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Page 119

CHAPTER SIX - THE FROGS AND THE LOBSTERS

`The French auxiliaries have their orders to report here,' went on Lord Edrington. `I suppose arrangements have been made for their transport as well?'
`Yes, my lord.'
`Not one of the beggars can speak English, as far as I can make out. Have you got an officer to interpret?'
`Yes, sir. Mr Hornblower!'
'Sir!'
`You will attend to the embarkation of the French troops.'
`Aye aye, sir.'
More military music - Hornblower's tone-deaf ear distinguished it as making a thinner noise than the British infantry band - heralded the arrival of the Frenchmen farther down the quay by a side road, and Hornblower hastened there. This was the Royal, Christian, and Catholic French Army, or a detachment of it at least - a battalion of the force raised by the emigre French nobles to fight against the Revolution. There was the white flag with the golden lilies at the head of the column, and a group of mounted officers to whom Hornblower touched his hat. One of them acknowledged his salute.
`The Marquis of Pouzauges, Brigadier General in the service of His Most Christian Majesty Louis XVII' said this individual in French by way of introduction. He wore a glittering white uniform with a blue ribbon across it.
Stumbling over the French words, Hornblower introduced himself as an aspirant of his Britannic Majesty's Marine, deputed to arrange the embarkation of the French troops.
`Very good,' said Pouzauges. `We are ready.'
Hornblower looked down the French column. The men were standing in all attitudes, gazing about them. They were all well enough dressed, in blue uniforms which Hornblower guessed had been supplied by the British government, but the white crossbelts were already dirty, the metalwork tarnished, the arms dull. Yet doubtless they could fight.
`Those are the transports allotted to your men, sir,' said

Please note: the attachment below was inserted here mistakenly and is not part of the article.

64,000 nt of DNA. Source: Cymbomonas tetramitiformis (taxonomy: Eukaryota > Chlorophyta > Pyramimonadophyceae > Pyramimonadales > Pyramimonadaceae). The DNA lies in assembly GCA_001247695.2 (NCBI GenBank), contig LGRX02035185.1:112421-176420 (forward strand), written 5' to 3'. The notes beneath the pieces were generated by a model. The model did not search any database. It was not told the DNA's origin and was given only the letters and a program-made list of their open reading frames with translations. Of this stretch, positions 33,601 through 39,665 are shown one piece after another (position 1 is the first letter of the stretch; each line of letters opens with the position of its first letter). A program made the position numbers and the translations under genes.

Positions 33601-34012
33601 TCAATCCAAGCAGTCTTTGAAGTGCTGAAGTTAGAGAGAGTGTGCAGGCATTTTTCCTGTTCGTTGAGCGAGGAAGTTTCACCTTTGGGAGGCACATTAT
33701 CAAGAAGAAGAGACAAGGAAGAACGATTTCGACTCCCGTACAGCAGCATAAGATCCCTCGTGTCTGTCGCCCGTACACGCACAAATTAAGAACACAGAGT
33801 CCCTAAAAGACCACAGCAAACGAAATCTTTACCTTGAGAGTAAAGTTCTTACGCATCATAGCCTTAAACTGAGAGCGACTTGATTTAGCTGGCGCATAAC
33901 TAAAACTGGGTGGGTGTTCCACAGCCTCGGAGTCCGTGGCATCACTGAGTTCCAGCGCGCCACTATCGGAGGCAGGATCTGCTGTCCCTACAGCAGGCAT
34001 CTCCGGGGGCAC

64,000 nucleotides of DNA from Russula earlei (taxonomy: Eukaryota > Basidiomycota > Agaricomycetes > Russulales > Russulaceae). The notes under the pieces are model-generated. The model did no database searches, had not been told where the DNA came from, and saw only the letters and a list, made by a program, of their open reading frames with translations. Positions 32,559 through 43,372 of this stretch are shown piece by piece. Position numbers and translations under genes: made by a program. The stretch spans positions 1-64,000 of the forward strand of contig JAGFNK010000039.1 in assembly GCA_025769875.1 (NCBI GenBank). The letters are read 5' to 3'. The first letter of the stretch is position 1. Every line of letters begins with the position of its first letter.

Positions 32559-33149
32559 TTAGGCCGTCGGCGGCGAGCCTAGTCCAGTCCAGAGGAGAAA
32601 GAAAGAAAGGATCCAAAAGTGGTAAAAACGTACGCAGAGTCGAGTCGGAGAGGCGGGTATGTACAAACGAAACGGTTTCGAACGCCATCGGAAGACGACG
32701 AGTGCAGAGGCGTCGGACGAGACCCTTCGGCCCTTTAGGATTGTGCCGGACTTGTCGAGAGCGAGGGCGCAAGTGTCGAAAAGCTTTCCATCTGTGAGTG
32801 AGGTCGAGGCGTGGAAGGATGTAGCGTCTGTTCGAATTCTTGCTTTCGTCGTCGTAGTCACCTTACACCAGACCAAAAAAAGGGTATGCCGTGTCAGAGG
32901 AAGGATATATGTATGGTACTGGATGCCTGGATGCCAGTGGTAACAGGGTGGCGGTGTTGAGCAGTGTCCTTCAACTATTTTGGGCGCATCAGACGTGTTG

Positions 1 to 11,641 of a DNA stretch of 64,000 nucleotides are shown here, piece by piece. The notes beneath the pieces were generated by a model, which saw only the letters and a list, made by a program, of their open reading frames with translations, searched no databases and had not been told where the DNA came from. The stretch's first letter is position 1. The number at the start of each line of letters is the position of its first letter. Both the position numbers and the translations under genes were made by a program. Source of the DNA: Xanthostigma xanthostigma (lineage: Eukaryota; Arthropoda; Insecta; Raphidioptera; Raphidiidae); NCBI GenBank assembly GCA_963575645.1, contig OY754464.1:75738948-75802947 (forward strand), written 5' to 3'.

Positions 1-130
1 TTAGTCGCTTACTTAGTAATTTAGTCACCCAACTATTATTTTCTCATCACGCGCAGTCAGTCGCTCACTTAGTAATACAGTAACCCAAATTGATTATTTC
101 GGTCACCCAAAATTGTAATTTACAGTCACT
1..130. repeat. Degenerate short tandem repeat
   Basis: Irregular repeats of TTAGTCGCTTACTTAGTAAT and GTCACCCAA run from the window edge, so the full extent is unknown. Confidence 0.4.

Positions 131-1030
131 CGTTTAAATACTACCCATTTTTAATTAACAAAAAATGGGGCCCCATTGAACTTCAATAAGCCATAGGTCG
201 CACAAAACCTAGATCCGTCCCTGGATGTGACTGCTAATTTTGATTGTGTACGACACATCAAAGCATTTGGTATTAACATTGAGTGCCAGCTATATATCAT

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where is HTML where is HEAD where is TITLE `The French auxiliaries have their orders to report here,' went on Lord Edrington. `I suppose arrangements have been made for their transport as well?' `Yes, my lord.' `Not one of what is beggars can speak English, as far as I can make out. Have you got an officer to interpret?' `Yes, sir. Mr Hornblower!' 'Sir!' `You will attend to what is embarkation of what is French troops.' `Aye aye, sir.' More military music - Hornblower's tone-deaf ear distinguished it as making a thinner noise than what is British infantry band - heralded what is arrival of what is Frenchmen farther down what is quay by a side road, and Hornblower hastened there. This was what is Royal, Christian, and Catholic French Army, or a detachment of it at least - a battalion of what is force raised by what is emigre French nobles to fight against what is Revolution. There was what is white flag with what is golden lilies at what is head of what is column, and a group of mounted of where is meta name="keywords" content="old books, Free book , free book offer , free audio books , free coloring book pages , free book reports , free audio book , audio books free download , book free , free guest book , books free , free book summaries , download free audio books , free childrens books." where is where are they now rel="stylesheet" type="text/css" href="../../style.css" where is meta http-equiv="Content-Type" content="text/html; charset=iso-8859-1" where is BODY bgColor=#ffffff text="#000000" where are they now ="#000000" v where are they now ="#FF0000" where is div align="center" where is strong where is strong where is a href="http://www.aaoldbooks.com" Books > where is a href="../default.asp" title="Book" Old Books > where is strong where is a href="default.asp" Mr Midshipman Hornblower (1950) where is table width="700" border="1" align="center" cellpadding="15" cellspacing="0" where is center where is tr where is td width="160" align="center" valign="top" where is div align="center" where is td align="center" valign="top" where is div align="left" where is div align="center" where is p align="left" Page 119 where is strong CHAPTER SIX - what is FROGS AND what is LOBSTERS where is p align="justify" `The French auxiliaries have their orders to report here,' went on Lord Edrington. `I suppose arrangements have been made for their transport as well?' `Yes, my lord.' `Not one of what is beggars can speak English, as far as I can make out. Have you got an officer to interpret?' `Yes, sir. Mr Hornblower!' 'Sir!' `You will attend to what is embarkation of what is French troops.' `Aye aye, sir.' More military music - Hornblower's tone-deaf ear distinguished it as making a thinner noise than what is British infantry band - heralded what is arrival of what is Frenchmen farther down what is quay by a side road, and Hornblower hastened there. This was what is Royal, Christian, and Catholic French Army, or a detachment of it at least - a battalion of what is force raised by what is emigre French nobles to fight against what is Revolution. There was what is white flag with what is golden lilies at what is head of what is column, and a group of mounted officers to whom Hornblower touched his hat. One of them acknowledged his salute. `The Marquis of Pouzauges, Brigadier General in what is service of His Most Christian Majesty Louis XVII' said this individual in French by way of introduction. He wore a glittering white uniform with a blue ribbon across it. Stumbling over what is French words, Hornblower introduced himself as an aspirant of his Britannic Majesty's Marine, deputed to arrange what is embarkation of what is French troops. `Very good,' said Pouzauges. `We are ready.' Hornblower looked down what is French column. what is men were standing in all attitudes, gazing about them. They were all well enough dressed, in blue uniforms which Hornblower guessed had been supplied by what is British government, but what is white crossbelts were already dirty, what is metalwork tarnished, what is arms dull. Yet doubtless they could fight. `Those are what is transports allotted to your men, sir,' said where is Server.Execute("_SiteMap.asp") %